“You don’t understand what I’ve got on you, little Miss Ryder,” he said, his voice low now but seething with rage. “You’re a fugitive and a fraud. Your real name is Johanna Willowby, and you’re a red-headed writer from Los Angeles who drove East in a car belonging to Zenia Smith, a black lawyer living in Washington. D.C. A beautician in Nashville, Tennessee. named Thea Resnikoff dyed your hair brown after you stabbed Jed Scott at his motel in Arkansas. She heard about it on the radio and contacted the State police and the FBI after you stole money from her. She gave them the numbers of Zenia Smith’s license plates. Yeah, Jed Scott ex-wife, now dead, has taken the rap for his murder. But by God, I know you did it. You’re a real killer and you’re under arrest.”

Of course, he was just bluffing, I told myself as he hustled me into his unmarked Chevy parked up the block on West 21st Street. I was in the front seat, my hands still cuffed behind me. The man was a maniac and he probably was going to kill me.

Battaglia had stuffed Doria’s blonde wig into my tote bag, apparently as evidence of my status as a fugitive she-devil operating under an assumed name after killing a motel owner in the Bible Belt. But it was plain he wasn’t taking me to a police station or any other government agency. Instead, he sent his car speeding to the FDR Drive alongside the East River and turned into a desolate lot off the main road. The Queensboro Bridge loomed in front us in the night sky, a majestic arc of light across the water. I could see Hunters Point glittering on this stretch of the Gold Coast of Queens.

Battaglia turned off the engine of his car and pulled mom’s pocketknife out of my tote bag again, pointing it close to my neck. “I want you to answer a few questions,” he said. “You don’t have to talk much. Just say yes or no, is that clear?”

I nodded.

“You mentioned in your last story about the Mafia killings that the father of Vinnie de Quattro’s teenage receptionist owns a mob bar in Hunter’s Point. You didn’t name the bar. Is it Dino’s?”

“Yes.”

“I’ve had my eye on that spot,” Battaglia said. “There’s more than one owner. Is the girl’s father named Freddy Filiaci?”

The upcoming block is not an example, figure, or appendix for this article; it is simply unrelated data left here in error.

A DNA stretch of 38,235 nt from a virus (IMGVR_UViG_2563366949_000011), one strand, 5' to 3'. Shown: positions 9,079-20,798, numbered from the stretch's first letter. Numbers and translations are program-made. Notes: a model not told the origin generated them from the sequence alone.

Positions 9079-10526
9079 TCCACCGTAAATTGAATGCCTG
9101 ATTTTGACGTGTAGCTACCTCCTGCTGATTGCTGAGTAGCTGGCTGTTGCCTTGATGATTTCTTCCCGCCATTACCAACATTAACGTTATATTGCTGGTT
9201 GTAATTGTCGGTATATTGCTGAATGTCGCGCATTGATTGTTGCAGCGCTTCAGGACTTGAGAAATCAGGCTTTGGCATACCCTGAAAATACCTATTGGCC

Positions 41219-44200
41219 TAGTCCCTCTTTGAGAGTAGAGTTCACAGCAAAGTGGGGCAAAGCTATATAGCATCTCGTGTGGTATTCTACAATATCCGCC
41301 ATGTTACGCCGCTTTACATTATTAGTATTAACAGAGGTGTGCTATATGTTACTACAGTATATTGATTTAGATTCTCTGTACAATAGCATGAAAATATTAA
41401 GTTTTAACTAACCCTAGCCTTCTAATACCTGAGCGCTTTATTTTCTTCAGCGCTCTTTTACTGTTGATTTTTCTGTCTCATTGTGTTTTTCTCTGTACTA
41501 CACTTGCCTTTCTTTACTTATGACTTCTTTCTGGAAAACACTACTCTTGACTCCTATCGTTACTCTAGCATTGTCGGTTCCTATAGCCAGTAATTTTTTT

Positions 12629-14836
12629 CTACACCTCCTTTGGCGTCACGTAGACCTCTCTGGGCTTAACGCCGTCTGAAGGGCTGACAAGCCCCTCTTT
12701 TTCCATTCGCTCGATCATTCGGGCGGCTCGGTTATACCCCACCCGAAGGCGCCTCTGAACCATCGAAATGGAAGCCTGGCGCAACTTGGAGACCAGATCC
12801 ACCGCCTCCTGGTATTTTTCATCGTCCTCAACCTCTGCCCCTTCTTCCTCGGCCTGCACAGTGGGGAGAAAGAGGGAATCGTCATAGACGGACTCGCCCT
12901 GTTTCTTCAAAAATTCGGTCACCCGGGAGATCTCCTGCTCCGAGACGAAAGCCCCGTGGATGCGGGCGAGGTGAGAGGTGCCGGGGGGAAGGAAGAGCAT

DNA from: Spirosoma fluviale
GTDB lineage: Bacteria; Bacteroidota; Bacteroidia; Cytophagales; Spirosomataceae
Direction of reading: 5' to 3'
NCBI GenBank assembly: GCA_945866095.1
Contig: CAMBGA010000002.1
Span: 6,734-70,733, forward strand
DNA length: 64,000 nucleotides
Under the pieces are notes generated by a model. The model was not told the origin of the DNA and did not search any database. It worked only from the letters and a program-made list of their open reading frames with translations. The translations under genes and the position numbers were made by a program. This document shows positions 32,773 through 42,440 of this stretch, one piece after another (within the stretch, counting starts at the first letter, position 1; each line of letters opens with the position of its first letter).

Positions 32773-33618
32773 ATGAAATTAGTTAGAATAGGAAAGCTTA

“No.”

“John Mozio?”

“Yes.”

“Why thank you, Miss Ryder or should I say Miss Willowby?” Battaglia’s sneer was back. “Now maybe we can work out a deal. I won’t mention your past criminal history to anyone, not even your editor, if you will forget what happened between us tonight.”

“Before I answer, you’ll have to take off my cuffs, Sergeant,” I said. “They’re really killing me.”

“You know something?” he said, “I could kill you right now and leave your body in this lot. It wouldn’t be discovered for days. Nobody would know who you are. Cassandra Ryder is the name of a dead Jamaican woman whose social security card you’re using. Technically, you’re are already dead.”

“Yes, you have a point, Sergeant,” I said. “But I gave you my word that I wouldn’t talk, so you might as well spare yourself from feeling guilty about murdering me. You’re Roman Catholic, aren’t you? You don’t want murder on your conscience, do you? You don’t want to have to confess to some priest and feel ashamed?”

He seemed relieved. “I’m really a nice guy despite what that ungrateful bitch Doria told you. She escaped a jail sentence for cocaine possession because I was nice to her.”

“Doria sometimes gets paranoid, “ I said, suddenly tactful, as he removed the cuffs. I shook my hands to get the circulation moving, murmuring, “Thank you, Sergeant.”

“Will you promise to keep your mouth shut, lady?” Battaglia pressed.“Do I have your word?”

“Sergeant, you have my word,” I said. “Now please drive me back to my apartment and make your arrest in Hunters Point. You’ll get a medal.”

***
Two days later, I got a phone call from Ted Katz wondering how Battaglia suddenly got lucky and was now covered in glory in the rival Daily Buzz for arresting John Mozio, an owner of Dino’s bar in Hunters Point, as the prime suspect in the double homicide at Vinnie DeQuattro’s mob warehouse in the meatpacking district.

“Well, Battaglia is ambitious and persistent,” I said. “But I have some dirt on him that could get him busted for blackmail, rape and attempted murder. For starters. Are you interested?
“Are you kidding? Of course I am,” Katz said. “Who’s your source?”

“My source is a designer named Doria Nune. I think she’ll talk you to about Battaglia’s darker side. But let me see if she’ll agree to an interview. She’s moved to Jersey to escape him. Of course, these are just her accusations. I’m sure you’ll be fair.”

Doria said she would be happy to talk to Ted Katz. “Battaglia has to be stopped one way or another,” she said. “By the way, I took a picture of him naked while he was stoned and was thinking of using it as centerfold in my new magazine. Do you think Ted Katz could get that photo published in The Bugle?”

“Yes, I certainly do, Doria.” I hung up the phone and started typing the last paragraph in my revised story about runaways and the predators who stalk them. It looked like this older runaway could go all the way back home. ###